If you do these stretches for lower back pain daily, you will soon feel much better. They are quite easy to do and you can perform them at home.
Lower back pain is a common ailment, with around one in three people suffering every year. It is particularly common with people who sit at a desk eight hours a day for work. Fortunately, there are some simple stretches for lower back pain you can do at home to ease the pain.
It can be very difficult to pinpoint the exact area of pain and so, this makes it difficult to try and fix the problem. Even if you have x-rays and MRIs, they often can’t source the pain because there are so many parts of your back and tissue.
Your spine is made up of twenty-four separate bones called vertebrae which are stacked on top of each other. Underneath these bones are the sacrum and coccyx which are found at the bottom of the spine. Between the vertebrae are discs which allow the spine to bend.
More than often, the lower back pain does not have a serious cause and for most, the pain will improve and ease between four to six weeks. If you do suffer from back pain, you often find the most relief from staying still, however, research has shown that any kind of exercise will help ease the pain and reduce the risk of further back pain.
Any kind of exercise whether its core strengthening, aerobic exercise or stretching will help with pain relief.
Whilst the other forms of exercise are good for pain relief, stretching is particularly useful because it does provide the fastest relief. When you complete the stretches for back pain suggested below, hold them for at least ten seconds, but ideally, thirty seconds.
Below are some really useful stretches for lower back pain you can undertake at home:
1. Child’s pose
This pose is a very common one undertaken in yoga which should be very familiar to yoga students. This pose will gently stretch the muscles of the lower back and is the pose you are encouraged to take during a yoga class if you are feeling under strain during a class.
Start by sitting on the floor, sitting on your knees, with your hands resting on your shoulders. Next place your hands in front of you, reach ahead of you, place the palms flat on the floor and keep your arms extended.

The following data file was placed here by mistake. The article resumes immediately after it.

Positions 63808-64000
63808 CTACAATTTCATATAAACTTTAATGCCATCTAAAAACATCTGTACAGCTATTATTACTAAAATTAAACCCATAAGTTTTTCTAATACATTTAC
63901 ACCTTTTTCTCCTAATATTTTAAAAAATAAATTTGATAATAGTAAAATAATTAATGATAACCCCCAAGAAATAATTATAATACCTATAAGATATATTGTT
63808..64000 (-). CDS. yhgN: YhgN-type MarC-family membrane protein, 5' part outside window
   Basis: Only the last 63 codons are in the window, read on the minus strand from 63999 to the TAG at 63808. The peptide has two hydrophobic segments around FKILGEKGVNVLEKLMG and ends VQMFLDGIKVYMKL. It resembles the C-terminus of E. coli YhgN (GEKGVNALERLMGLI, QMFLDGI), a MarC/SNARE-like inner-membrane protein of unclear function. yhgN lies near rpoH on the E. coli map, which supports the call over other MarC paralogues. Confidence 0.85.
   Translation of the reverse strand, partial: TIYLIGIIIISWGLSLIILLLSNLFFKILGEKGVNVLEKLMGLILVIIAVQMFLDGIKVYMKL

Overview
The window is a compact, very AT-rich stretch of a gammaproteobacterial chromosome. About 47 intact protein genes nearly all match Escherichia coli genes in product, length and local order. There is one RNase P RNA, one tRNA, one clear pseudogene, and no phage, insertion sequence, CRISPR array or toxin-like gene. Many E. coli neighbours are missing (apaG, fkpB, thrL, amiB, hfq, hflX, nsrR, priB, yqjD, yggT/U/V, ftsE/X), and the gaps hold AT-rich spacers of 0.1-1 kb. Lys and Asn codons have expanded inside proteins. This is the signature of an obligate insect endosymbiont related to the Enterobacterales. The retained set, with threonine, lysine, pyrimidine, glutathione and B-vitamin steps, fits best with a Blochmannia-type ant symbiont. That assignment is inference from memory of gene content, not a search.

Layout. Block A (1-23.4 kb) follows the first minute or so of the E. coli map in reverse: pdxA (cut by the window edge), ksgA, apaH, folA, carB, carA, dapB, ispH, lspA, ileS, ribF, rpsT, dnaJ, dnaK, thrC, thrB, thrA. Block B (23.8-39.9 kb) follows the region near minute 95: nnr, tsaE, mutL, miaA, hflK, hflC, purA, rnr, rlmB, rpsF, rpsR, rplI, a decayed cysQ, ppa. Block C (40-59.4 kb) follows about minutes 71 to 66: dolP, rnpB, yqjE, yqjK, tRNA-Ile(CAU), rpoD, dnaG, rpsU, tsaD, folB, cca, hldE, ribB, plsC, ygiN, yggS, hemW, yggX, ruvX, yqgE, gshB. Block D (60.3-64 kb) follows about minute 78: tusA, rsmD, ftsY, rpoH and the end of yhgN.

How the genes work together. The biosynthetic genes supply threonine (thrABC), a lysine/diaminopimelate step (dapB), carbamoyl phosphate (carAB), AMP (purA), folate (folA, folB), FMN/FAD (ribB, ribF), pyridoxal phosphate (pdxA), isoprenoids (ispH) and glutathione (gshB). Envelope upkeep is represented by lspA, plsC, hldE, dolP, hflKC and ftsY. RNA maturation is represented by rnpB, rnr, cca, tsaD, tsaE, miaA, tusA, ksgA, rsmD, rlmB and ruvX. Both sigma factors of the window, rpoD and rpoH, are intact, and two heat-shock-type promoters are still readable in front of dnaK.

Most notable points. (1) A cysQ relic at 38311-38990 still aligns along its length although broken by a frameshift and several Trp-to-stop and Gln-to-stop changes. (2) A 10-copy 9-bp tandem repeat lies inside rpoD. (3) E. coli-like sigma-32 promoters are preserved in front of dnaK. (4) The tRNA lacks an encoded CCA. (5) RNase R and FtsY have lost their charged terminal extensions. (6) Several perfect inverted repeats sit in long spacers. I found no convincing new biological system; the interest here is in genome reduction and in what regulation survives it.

You should now drop your head and your chest downwards and sit your hips towards the heel. Try and stay in this position for at least thirty seconds.
2. Cat/Cow Stretch
This is a great stretch as it works the lower back muscles in two directions. This builds on the above child’s pose and it can help in soothing lower back pain. To start, you need to be on your hands and knees, your hands should be located under your shoulders and your knees under your hips.
In this position, your spine should be parallel to the floor. Inhale and round your back, as if you were a cat stretching by rounding its back. This position will stretch your mid back and between the shoulder blades.
Hold this position for five seconds and then exhale, gently release, let your stomach fall and gently arch your back and hold for five seconds. You should try to continue this for thirty seconds in total, longer if it’s possible.
3. Lower back twist
This type of twist will stretch out your lower back as well as your glutes, which often tighten when you experience lower back pain. To begin, start by lying on your back, and bend your knees with your feet flat on the floor. Place both your arms out to the side, in a T position.
During the stretch, keep your shoulders flat on the floor as you roll both your knees to one side. Hold this stretch for twenty to thirty seconds and then return to center. Repeat on the other side and hold for the same amount of time. If this is slightly uncomfortable, place a pillow under the knees to reduce the stretch.
4. Knee to chest stretch
This type of stretch lengthens contracted lower back muscles. To begin, start by lying on the floor, on your back, with your knees bent and with your feet flat on the floor. Raise your hands to behind your knees or if it’s more comfortable, below the kneecaps.
Slowly and gently pull your knees to your chest, and use your hands to ease them closer. Try and hold this position for twenty to thirty seconds, then release to the starting position.
5. The pelvic tilt
Lower back pain often makes you feel as though your pelvic area is a no-go area for movement. A pelvic tilt can help bring some gentle movement into the pelvic area. To begin, start by lying on the floor, with your knees bent, and your feet should be flat on the floor.
Keep the lower back as relaxed as possible which means your lower back is ever so slightly curved. Engage your core, which will feel like tightening your stomach muscles, and totally flatten your back against the floor whilst you gently tilt your pelvis. Repeat this movement twelve to fifteen times.
Other than these stretches for lower back pain, you should also aim to do the following:
- Stay active;
- Get out of bed;
- Get back into your normal routine;
- Take some over the counter medicine;
- Don’t wait to go back to work but take it easy;
- Sit up straight to make sure you take pressure off the joints and muscles;
- Use a pillow between your legs if you sleep on your side;
- Apply hot or cold compresses on your back;
The benefits of undertaking these stretches will increase the more you can do them, so if you can do them daily and not rush them, you will feel the benefits.
Finally, be positive, your back pain should ease but take it easy.
By Holly W.
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